SpaceX's First Starlink Mission Launched From California Will Deploy An Entire Fleet Of Satellites With Laser Links

Evelyn Arevalo by Evelyn Arevalo September 11, 2021

SpaceX's First Starlink Mission Launched From California Will Deploy An Entire Fleet Of Satellites With Laser Links

Featured Image Source: @ErcXspace via Twitter

SpaceX has not launched a Starlink mission in a bit over two months, SpaceX President Gwynne Shotwell said in mid-August that the company paused Starlink satellite deployments because they are working on completing the first batches of next-generation satellites equipped with laser communication links. Now, SpaceX is ready to launch Starlink satellites with inter-satellite lasers. An entire fleet of next-generation satellites will be deployed on September 13th during the first Starlink mission launched from California. The mission is known as ‘Starlink Group 2-1’, it is the company’s 29th operational mission dedicated to building the Starlink constellation. On Monday at 8:55 p.m. PDT. a flight-proven Falcon 9 booster will carry 51 satellites to orbit from Space Launch Complex 4E (SLC-4E) at Vandenberg Space Force Base in California.

Starlink Group 2-1 will be the first mission to carry all satellites with lasers. “These are V1.5 Starlinks with laser inter-satellite links, which are needed for high latitudes & mid ocean coverage,” SpaceX founder Elon Musk shared. These lasers enable the satellite fleet to operate without the need to communicate with a ground station on Earth. Instead, the satellites will beam data to one another via the laser links which enables a much faster data transfer rate to users on the ground because light travels faster in the vacuum of space than through fiber-optic cables. “[…] Data packets do not need to touch regular Internet – data can flow from user terminal to satellite/s to user terminal [customer dish antenna],” Musk explains. Once the satellites are in their designated orbit, the set of satellites equipped with lasers could be operational within the next “4 to 6 months.”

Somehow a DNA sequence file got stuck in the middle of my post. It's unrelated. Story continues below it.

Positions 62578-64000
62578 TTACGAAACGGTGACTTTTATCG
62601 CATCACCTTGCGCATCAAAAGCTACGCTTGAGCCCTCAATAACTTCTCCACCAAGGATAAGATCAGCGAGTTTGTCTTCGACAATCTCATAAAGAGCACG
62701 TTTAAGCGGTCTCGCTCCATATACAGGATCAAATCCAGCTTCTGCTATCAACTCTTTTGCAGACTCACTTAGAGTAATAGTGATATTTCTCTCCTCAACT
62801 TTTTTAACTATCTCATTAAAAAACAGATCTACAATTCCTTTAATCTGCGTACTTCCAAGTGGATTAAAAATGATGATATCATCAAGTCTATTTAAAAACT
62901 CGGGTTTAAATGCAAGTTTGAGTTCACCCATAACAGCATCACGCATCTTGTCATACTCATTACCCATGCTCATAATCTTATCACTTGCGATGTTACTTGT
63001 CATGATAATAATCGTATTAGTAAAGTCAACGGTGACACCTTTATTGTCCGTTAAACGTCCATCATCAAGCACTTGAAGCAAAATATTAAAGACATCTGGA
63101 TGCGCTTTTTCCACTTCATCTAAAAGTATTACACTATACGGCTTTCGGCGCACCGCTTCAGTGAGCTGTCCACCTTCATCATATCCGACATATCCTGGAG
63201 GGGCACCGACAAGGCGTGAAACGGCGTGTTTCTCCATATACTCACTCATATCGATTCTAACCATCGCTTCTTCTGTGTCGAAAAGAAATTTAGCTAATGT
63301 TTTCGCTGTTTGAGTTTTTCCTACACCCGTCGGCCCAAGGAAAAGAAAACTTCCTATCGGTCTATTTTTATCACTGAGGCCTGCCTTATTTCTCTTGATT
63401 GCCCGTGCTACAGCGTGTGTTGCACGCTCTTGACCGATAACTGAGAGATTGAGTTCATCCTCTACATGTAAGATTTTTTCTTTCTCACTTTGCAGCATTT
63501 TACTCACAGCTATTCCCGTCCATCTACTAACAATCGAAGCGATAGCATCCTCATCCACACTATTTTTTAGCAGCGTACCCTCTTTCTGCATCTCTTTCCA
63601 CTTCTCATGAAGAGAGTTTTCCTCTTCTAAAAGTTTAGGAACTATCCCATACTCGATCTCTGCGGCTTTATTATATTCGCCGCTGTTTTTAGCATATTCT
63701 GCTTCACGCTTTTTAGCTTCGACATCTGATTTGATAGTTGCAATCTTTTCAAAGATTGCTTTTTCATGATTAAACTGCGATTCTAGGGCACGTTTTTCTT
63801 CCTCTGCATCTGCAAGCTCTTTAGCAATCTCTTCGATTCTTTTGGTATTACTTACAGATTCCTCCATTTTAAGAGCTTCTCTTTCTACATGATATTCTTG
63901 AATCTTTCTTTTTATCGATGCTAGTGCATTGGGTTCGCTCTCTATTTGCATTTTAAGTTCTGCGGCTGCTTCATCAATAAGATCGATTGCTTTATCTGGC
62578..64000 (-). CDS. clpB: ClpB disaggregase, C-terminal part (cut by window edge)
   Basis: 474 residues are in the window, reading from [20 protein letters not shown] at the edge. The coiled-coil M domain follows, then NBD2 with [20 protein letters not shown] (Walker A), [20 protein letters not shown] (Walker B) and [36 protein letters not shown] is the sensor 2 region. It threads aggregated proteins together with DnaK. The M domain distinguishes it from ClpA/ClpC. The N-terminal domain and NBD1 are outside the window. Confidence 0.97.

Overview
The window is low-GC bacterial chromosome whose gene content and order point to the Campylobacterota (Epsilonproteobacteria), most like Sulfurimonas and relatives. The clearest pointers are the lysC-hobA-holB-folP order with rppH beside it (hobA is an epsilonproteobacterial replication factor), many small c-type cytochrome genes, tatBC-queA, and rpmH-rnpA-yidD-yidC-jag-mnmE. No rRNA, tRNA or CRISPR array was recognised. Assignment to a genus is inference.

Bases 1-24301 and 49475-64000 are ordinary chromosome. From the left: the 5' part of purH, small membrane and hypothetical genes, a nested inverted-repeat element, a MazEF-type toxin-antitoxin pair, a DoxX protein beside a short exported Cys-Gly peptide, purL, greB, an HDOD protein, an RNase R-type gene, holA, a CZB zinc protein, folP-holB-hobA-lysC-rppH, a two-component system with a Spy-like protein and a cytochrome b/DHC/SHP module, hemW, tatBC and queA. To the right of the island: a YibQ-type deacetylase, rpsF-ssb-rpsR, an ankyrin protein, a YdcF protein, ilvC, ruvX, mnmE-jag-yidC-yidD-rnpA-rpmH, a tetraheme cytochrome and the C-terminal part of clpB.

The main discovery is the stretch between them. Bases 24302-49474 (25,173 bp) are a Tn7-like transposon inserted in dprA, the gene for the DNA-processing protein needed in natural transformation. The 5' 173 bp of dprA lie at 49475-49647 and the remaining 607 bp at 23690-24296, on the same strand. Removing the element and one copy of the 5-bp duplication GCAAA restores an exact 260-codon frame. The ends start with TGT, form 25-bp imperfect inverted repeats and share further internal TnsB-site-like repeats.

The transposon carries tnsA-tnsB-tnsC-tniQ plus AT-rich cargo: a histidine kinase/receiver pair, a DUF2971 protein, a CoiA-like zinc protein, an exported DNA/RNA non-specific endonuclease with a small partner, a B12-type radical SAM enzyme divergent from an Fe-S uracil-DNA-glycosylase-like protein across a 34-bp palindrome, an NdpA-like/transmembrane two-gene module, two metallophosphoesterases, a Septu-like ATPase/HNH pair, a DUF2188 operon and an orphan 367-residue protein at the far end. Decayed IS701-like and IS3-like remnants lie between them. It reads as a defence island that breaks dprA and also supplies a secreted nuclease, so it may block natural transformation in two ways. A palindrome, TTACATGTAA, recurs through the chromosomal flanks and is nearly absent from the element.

The booster that will conduct this mission is identified as B1049-10, it will be the booster’s 10th re-flight. SpaceX engineers aim to reuse each rocket at least ten times to significantly decrease the cost of spaceflight. “The booster supporting this mission previously launched Telstar 18 VANTAGE, Iridium-8, and seven Starlink missions,” SpaceX said. The company plans to recover B1049-10 a tenth time, they will land it on the ‘Of Course I Still Love You’ droneship, awaiting in the Pacific Ocean. A live broadcast video of this upcoming mission will be linked below, as soon as its available. 

 


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Featured Image Source: @ErcXspace via Twitter





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